When a company has large and complex software to maintain and troubleshoot, sometimes that software is broken into smaller modules. Module leads work on and handle one section of a program; they plan maintenance and make sure their portion is fully functional and working with the other modules (or what is called implementation). Generally, a module lead is responsible for understanding the existing program code, testing, and documenting technical specifications.
Module leads work in a variety of industries from finance to manufacturing to health care to marketing. They work with others as part of a team, delegating tasks and managing subordinates. Module leads typically work in an office setting during regular business hours, although they may be required to address problems that occur outside business hours and require immediate attention. This type of field is mostly mental, so it is necessary to have strong algorithm design, logical, and reasoning skills; it also requires someone who is able to communicate technical information to individuals who don't have the same technical training.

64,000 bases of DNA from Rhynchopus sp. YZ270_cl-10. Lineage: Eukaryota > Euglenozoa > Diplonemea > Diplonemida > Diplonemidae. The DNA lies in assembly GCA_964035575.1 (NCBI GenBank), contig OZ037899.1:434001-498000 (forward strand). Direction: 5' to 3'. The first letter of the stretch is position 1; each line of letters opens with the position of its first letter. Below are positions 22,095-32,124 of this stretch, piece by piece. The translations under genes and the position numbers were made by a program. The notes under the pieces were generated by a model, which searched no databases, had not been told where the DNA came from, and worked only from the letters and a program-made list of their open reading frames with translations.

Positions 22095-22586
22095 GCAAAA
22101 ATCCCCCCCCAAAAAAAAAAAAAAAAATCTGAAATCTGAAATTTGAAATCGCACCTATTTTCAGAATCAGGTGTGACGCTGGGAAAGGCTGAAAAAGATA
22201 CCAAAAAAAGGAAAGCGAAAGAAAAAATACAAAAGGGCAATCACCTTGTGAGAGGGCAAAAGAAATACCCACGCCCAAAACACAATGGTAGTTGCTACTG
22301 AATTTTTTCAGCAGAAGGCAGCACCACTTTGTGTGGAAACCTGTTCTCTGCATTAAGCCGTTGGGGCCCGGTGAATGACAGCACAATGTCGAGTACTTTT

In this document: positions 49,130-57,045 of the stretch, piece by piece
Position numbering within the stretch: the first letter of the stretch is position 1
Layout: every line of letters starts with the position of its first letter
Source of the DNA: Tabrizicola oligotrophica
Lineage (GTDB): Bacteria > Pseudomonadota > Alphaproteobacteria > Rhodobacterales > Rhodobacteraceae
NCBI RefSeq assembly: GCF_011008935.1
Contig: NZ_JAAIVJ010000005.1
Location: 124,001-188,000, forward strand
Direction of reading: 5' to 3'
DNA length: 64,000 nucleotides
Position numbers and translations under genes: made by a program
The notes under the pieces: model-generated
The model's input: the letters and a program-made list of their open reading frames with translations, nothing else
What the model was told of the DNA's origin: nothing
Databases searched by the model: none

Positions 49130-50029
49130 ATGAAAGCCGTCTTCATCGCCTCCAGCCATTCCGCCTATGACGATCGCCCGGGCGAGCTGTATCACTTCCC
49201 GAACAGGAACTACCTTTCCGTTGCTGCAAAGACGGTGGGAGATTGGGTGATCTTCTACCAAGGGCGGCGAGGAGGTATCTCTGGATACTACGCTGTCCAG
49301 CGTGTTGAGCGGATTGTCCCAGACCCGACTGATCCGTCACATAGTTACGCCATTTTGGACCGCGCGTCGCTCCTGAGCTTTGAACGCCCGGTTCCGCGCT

Module leads typically need a bachelor's degree in computer science or a related field, but experience and knowledge of programming may sometimes substitute for education. It is required to have some knowledge or education in some of the widely-known programming languages such as Java, C, and C++; leadership experience is also preferred. Some certifications such as those from The Association for Operations Management (APICS) may be desired by employers.